My favourite part of the training was the hands-on exercise, it gave me the opportunity to learn about dealing with different materials and salvage equipment, for example textiles, photographs, books, rocks, and frames. There is a lot to learn about this topic and the different and simple actions that we can take to keep items safe from further damage. For example, we made a wind tunnel to dry books, hanged photographs and separate frames to avoid images sticking to the glass. It allowed me to learn more about the salvage team and its potential, and gave me confidence to keep collaborating with the emergency salvage team in the Library.
The whole training day was as well an opportunity to learn more about the RRN and its services and about their network of volunteers ready to collaborate in case any of the member organizations need it.
 S. Genoveva Castiblanco Garcia, Leeds University


 
Meet the Member – University of Bradford
The J.B. Priestley Library at Bradford University has a small Special Collections team looking after the rare books, manuscripts, letters, photos, artworks, newspapers, maps, pamphlets, and objects (including Priestley’s pipes) which make up the more than one hundred collections housed here. The collections cover the history of the University, Bradford, Yorkshire, history, politics, literature, the peace campaign and archaeology, to name a few; they are open to everyone and can be sampled in the 100 Objects online exhibition - https://100objectsbradford.wordpress.com/. Special Collections Librarian Alison Cullingford has established policies for collection development, preservation and disaster control. 
The main Library building has five floors, and as well as the Special Collections, houses the main collections of textbooks, the Health Studies resources, British Government Publications, European Documentation Centre, and the Development Collection; the Management & Law Library, on a separate campus, holds the Business & Management and Law collections.



Over the years the building has had incidents of leaky roofs and gutters and burst pipes, not to mention rodent visitors. With this in mind a library Disaster Team has been established with the aim of monitoring collections, especially in known problem areas, and maintaining a number of mop-up kits at strategic points in the building.
 The team also runs staff training in dealing with damaged books; on August 20th 2015, library staff attended a wet books salvage session run by Alison Cullingford and Special Collections Assistant Martin Levy.


It can be a challenge to maintain awareness and confidence amongst Front of House staff when it comes to dealing with a disaster, so this was a really useful hands-on session, where staff got to ask lots of questions and reap the benefit of Martin and Alison’s experience and knowledge.
Luckily the University has never had to make use of the RRN disaster kit, but knowing it is there, and that other members will offer help and support, provides a great deal of reassurance.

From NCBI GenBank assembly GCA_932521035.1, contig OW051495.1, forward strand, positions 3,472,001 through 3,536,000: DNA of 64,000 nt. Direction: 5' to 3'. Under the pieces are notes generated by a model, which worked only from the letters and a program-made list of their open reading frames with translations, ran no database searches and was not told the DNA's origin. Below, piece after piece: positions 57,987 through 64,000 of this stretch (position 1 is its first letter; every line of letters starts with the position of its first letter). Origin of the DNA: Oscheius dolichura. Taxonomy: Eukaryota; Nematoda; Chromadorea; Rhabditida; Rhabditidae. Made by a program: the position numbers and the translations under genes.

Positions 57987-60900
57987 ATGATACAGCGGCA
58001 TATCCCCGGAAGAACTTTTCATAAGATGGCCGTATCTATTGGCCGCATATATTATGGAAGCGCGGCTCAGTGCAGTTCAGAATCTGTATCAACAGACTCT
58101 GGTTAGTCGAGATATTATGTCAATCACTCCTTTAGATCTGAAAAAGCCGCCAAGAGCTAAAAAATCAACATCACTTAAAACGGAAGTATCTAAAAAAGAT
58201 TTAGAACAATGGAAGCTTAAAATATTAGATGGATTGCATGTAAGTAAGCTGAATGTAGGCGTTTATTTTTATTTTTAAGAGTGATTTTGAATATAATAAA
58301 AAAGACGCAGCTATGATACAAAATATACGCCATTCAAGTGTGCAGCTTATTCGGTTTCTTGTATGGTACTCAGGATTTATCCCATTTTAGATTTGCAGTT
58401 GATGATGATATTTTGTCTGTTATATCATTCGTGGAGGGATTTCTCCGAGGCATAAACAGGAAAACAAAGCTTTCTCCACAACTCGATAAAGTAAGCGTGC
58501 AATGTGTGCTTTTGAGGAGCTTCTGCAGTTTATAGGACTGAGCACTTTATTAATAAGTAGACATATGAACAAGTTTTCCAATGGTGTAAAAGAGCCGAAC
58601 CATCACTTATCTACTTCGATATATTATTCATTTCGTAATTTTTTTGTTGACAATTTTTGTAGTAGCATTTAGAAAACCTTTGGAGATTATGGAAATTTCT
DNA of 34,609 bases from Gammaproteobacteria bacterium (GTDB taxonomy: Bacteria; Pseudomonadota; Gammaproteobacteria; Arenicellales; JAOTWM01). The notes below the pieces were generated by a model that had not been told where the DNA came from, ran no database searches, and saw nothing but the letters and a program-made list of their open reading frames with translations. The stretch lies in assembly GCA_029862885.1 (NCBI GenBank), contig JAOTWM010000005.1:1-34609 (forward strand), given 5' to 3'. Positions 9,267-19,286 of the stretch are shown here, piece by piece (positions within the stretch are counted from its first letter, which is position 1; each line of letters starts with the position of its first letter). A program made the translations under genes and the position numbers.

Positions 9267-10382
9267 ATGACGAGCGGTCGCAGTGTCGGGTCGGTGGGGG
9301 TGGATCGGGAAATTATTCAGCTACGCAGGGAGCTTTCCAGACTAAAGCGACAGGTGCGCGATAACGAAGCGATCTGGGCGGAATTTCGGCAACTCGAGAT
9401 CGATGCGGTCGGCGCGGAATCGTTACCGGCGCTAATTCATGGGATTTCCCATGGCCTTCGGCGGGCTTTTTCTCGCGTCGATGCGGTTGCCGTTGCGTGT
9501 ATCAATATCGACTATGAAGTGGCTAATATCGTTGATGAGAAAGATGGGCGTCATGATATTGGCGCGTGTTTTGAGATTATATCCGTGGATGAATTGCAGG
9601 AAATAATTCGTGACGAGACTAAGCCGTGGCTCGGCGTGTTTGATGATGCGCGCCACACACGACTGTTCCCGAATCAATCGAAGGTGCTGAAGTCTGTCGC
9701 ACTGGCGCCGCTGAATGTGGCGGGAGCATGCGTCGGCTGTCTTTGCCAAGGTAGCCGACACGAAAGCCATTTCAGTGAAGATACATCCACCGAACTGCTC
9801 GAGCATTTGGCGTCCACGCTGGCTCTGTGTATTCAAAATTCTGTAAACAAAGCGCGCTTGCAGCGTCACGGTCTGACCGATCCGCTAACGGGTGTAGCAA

Social Media and the Rapid Response Network
I am a Disability Support Librarian and Learner Support Assistant at the J.B. Priestley Library, and I have taken over from Alison Cullingford as RRN committee member responsible for social media for the Network. Since there was some debate at the AGM in May 2015 about the value of Twitter, and what it can do for the Network, I thought it would be good to offer a bit more food for thought on this issue.  I’ve included some links (below) to articles about how using social media is used in cultural organisations to connect with new users and promote their activities beyond their walls. There is also plenty of data about the huge increase in users of social media (http://wearesocial.net/blog/2015/01/digital-social-mobile-worldwide-2015/)
It is worth noting that the RRN Twitter account now has 71 followers, including YorksFed. While this may seem like a trifling number compared with many museums, galleries and other heritage organisations, I do believe it is a valuable way of raising our profile and letting people know what we offer.
“This community of active professionals, and the ongoing conversations that surround them, brings vitality to the profession that can only serve to keep the field relevant and vibrant, acting as a catalyst to advance libraries into the future.” Valerie Forrestal (2010) Making Twitter Work: A Guide for the Uninitiated, the Skeptical, and the Pragmatic, The Reference Librarian, 52:1-2, 146-151
The challenge for an organisation like ours is that RRN doesn’t necessarily have exciting and photogenic events to tweet about, unlike many of its members:  with this in mind, please send any newsworthy items or events to me at k.coussement@bradford.ac.uk for promotion via Twitter! Thanks.
Katherine Coussement
http://www.londonmuseumsgroup.org/2013/09/09/social-media-library-archives/
http://www.tate.org.uk/context-comment/blogs/should-museums-be-using-social-media-more-creatively
http://www.cilip.org.uk/cilip/blog/5-ways-libraries-are-using-social-media
 
 
 

 

The RRN is about working co-operatively and sharing experience for the benefit of all members. ‘Meet the Membership’ is a chance for you to share news of emergency planning developments or innovations or anything else you think members would be interested to hear. Don’t wait to be invited! Please send your submissions for future newsletters to:  admin@rapidresponsenetwork.org.uk

Don't forget to follow us on twitter! @YorksRRN
We won't respond to this in an emergency though so make sure you have the RRN contacts handy.
Copyright © *2015* *Rapid Response Network, All rights reserved.


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lauren@thackraymuseum.org